Maybe it's unfair, but being "right" five years ago just doesn't seem to be a winning pitch. In a way, that doesn't surprise me. Most people react negatively to blowhards who are always reminding their friends about how smart they were on some previous occasion, and maybe that's how this sounds to a lot of people. Especially people who themselves might have supported the war back in 2002 and don't really appreciate being reminded about it.This really goes without saying. It's a frustrating thing for lefty bloggers to have been proven right about going to war in Iraq, only to have the same people whose counsel got us into the mess in the first place remain the "acceptable" voices about what to do now.
I don't know. I'm just guessing here. But bragging about your good judgment might be a very different thing than bragging about a concrete achievement. On this score, Hillary Clinton's decision to cosponsor legislation preventing military operations against Iran without congressional approval seems pretty smart.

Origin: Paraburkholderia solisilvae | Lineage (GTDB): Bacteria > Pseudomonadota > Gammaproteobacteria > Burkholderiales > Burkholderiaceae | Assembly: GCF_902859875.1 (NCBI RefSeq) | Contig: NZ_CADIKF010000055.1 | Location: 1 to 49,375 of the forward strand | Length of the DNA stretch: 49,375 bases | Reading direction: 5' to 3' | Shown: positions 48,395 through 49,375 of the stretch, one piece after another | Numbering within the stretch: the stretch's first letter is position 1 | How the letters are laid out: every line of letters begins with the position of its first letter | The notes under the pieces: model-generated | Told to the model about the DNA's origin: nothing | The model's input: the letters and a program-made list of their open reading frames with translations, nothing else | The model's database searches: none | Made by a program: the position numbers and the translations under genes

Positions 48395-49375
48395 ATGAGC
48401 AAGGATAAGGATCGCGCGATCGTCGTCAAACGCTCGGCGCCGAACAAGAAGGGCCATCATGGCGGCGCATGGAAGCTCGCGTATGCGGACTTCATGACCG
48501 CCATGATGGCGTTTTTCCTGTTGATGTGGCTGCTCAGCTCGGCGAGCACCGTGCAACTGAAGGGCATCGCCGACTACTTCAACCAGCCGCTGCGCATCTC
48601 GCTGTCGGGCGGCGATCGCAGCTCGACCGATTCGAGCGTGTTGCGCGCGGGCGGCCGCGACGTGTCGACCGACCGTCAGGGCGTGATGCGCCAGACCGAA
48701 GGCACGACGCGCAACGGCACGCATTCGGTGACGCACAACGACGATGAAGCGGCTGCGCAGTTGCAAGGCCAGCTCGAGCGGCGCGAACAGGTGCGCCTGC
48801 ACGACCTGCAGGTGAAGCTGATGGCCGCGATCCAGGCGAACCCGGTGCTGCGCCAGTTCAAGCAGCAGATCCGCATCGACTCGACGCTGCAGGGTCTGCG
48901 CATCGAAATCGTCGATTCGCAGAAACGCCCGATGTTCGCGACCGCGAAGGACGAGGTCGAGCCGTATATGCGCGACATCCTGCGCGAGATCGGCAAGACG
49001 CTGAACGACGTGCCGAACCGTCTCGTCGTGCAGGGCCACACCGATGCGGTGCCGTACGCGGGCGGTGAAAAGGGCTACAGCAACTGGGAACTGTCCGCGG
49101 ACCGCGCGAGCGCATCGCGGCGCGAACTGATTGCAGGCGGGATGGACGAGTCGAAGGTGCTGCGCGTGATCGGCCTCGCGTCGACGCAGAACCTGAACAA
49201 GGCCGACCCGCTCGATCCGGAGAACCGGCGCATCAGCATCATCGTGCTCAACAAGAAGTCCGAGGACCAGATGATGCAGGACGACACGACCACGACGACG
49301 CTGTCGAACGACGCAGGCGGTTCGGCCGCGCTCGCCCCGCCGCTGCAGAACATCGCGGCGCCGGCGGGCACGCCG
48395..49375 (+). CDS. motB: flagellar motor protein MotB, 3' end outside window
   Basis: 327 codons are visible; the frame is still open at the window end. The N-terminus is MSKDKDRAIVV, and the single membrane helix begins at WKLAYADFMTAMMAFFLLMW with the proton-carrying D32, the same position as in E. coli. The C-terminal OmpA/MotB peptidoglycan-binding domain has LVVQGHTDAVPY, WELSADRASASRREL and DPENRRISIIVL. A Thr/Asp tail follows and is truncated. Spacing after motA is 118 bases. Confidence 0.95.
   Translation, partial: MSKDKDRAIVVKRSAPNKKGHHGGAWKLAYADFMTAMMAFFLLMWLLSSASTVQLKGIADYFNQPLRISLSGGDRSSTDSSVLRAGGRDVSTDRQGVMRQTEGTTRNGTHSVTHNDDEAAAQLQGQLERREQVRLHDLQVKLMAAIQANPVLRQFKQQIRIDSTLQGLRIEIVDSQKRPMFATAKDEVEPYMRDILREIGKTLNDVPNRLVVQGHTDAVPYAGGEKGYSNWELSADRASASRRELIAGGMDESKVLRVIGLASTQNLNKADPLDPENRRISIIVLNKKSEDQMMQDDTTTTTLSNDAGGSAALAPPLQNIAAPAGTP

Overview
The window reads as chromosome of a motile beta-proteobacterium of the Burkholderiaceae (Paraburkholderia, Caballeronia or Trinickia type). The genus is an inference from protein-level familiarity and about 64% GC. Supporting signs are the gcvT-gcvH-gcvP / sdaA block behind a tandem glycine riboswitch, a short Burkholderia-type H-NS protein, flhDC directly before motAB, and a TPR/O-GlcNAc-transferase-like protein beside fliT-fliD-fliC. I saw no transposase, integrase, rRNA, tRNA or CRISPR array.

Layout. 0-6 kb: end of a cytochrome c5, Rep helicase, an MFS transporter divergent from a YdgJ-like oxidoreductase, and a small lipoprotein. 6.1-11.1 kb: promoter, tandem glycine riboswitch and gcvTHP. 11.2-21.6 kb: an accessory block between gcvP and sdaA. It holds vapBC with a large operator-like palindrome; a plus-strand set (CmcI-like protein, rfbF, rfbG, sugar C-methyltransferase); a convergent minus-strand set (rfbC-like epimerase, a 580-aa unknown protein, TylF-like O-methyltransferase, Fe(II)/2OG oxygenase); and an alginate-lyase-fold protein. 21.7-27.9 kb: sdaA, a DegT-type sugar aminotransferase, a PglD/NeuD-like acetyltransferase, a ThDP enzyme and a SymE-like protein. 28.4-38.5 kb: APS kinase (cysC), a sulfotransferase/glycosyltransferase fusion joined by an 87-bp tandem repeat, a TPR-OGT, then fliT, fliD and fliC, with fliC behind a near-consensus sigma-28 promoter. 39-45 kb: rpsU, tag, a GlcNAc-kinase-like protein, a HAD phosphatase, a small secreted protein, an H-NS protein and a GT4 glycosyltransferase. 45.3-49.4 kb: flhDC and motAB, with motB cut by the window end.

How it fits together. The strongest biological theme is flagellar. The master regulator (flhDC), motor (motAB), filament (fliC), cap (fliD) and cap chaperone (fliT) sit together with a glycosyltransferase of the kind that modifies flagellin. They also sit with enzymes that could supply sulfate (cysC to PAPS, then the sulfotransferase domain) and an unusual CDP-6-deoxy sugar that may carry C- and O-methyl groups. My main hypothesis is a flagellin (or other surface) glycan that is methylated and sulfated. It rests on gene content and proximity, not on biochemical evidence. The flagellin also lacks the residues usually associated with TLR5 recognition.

But in politics, it's entirely understandable why that should be so. The public backed the President's position the first time around. They have now come to realize they were sold a bill of goods, and they want someone to reverse the policy, but the fact that someone vociferously opposed said policy at the outset doesn't make them any more credible now. If you're a voter, a candidate who tells you that he, like you, supported going to war five years ago, but has now come to see the error of his ways, and that the policy needs to be changed, is simply going to have more influence than the smarty-pants who just wants to say "I told you so."